It's Not Only About Brand-New Stuff
I of course love to review and discuss new series. That said, they are plenty of ongoing series and mini-series I've been reading which deserve some attention too. Shall we review some?
As We Resume Reading...
Regular Show #34
I always enjoy a good 15-minute burst of, "Regular Show," with its quirky sense of humor complimenting my desire for televised absurdity very well. The tie-in comic is now up to its 34th issue and with this one we begin a new three-part arc where Mordecai and Rigby argue about which movie action-heroes have the best weapons. It is as usual a seemingly simple concept that flies off into all sorts of zaniness and hints at some dangerous trouble brewing for the next issue. There also is a funny back-up where the guys face-off against some bikers who also happen to be little babies. Again, it is very silly and if you don't have the kind of humor the show appeals to you may scratch your head in confusion about why people enjoy this stuff. However, should you be like me, and like a dollop of weird with your jokes, you'll have some fun with this.
3.5 out of 5 stars.
Tarot: Witch of the Black Rose #97
This issue concludes a short story-arc which follows Tarot, her fiance Jon, and sister Raven, as they are transported into a surreal horror-tinged world apparently set within a demonic video-game console. The result is our heroes falling prey to various horror motifs (Tarot becomes a Frankenstein's monster, Raven is turned into a vampire, and Jon finds himself moprhed into a werewolf), and fighting against the evil entities of the world. I enjoyed this issue, and writer-artist Jim Balent sure can draw a superb werewolf. My only big complaint would be that the ending feels rushed and a bit anti-climatic, with another character who has activated the evil game console simply having himself disconnected from it, allowing Tarot, Raven, and Jon, to be transported back to the real world. I wouldn't have minded this story being allowed to breathe a bit with a third issue that follows our heroes working to find a way out of the twisted horror-world, but perhaps I'm just saying that because werewolf-Jon looked really cool. Whatever the case, as "Tarot," approaches issue #100--a huge milestone for any comic, especially an independent one--it continues to be as enjoyable as ever.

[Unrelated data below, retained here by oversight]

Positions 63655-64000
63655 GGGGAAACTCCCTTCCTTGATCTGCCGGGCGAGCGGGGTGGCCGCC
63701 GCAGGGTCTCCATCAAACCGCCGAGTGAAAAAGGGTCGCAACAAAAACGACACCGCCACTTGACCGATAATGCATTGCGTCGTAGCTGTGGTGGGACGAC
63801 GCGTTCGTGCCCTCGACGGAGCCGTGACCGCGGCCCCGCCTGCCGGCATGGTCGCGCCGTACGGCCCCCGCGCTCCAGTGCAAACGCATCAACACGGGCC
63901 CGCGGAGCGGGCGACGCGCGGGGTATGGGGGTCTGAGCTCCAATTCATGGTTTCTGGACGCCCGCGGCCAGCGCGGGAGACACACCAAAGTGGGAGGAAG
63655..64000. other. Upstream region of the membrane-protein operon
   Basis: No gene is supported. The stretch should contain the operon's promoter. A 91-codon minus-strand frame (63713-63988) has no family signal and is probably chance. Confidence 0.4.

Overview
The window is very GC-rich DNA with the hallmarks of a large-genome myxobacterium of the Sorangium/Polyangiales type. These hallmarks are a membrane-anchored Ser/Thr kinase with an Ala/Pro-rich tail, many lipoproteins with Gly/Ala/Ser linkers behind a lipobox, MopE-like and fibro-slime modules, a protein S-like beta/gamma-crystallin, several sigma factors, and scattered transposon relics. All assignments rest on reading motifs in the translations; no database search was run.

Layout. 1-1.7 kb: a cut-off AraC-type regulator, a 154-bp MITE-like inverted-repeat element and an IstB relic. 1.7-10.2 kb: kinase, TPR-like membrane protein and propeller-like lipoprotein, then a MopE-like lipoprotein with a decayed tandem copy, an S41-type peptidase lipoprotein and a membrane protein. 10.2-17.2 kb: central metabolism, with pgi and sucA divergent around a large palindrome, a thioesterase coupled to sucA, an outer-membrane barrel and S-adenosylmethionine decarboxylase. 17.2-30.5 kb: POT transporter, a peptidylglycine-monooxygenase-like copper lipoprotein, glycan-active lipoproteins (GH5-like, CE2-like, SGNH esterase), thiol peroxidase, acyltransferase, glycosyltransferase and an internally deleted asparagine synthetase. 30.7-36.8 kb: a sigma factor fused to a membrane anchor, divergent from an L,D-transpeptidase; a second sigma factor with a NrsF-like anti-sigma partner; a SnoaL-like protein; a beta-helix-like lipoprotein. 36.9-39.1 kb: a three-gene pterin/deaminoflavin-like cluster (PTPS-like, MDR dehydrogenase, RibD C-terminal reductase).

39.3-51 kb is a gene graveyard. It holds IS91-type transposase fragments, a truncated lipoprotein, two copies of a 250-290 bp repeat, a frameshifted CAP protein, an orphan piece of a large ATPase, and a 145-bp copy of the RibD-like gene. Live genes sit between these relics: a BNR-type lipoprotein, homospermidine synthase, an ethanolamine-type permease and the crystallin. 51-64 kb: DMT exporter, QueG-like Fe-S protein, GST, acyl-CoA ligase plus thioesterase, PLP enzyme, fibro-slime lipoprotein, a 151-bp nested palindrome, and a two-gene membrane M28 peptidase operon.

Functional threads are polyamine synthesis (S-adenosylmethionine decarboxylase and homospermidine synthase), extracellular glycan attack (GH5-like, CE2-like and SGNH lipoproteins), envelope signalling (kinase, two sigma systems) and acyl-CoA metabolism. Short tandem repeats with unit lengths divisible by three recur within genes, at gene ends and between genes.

4 out of 5 stars.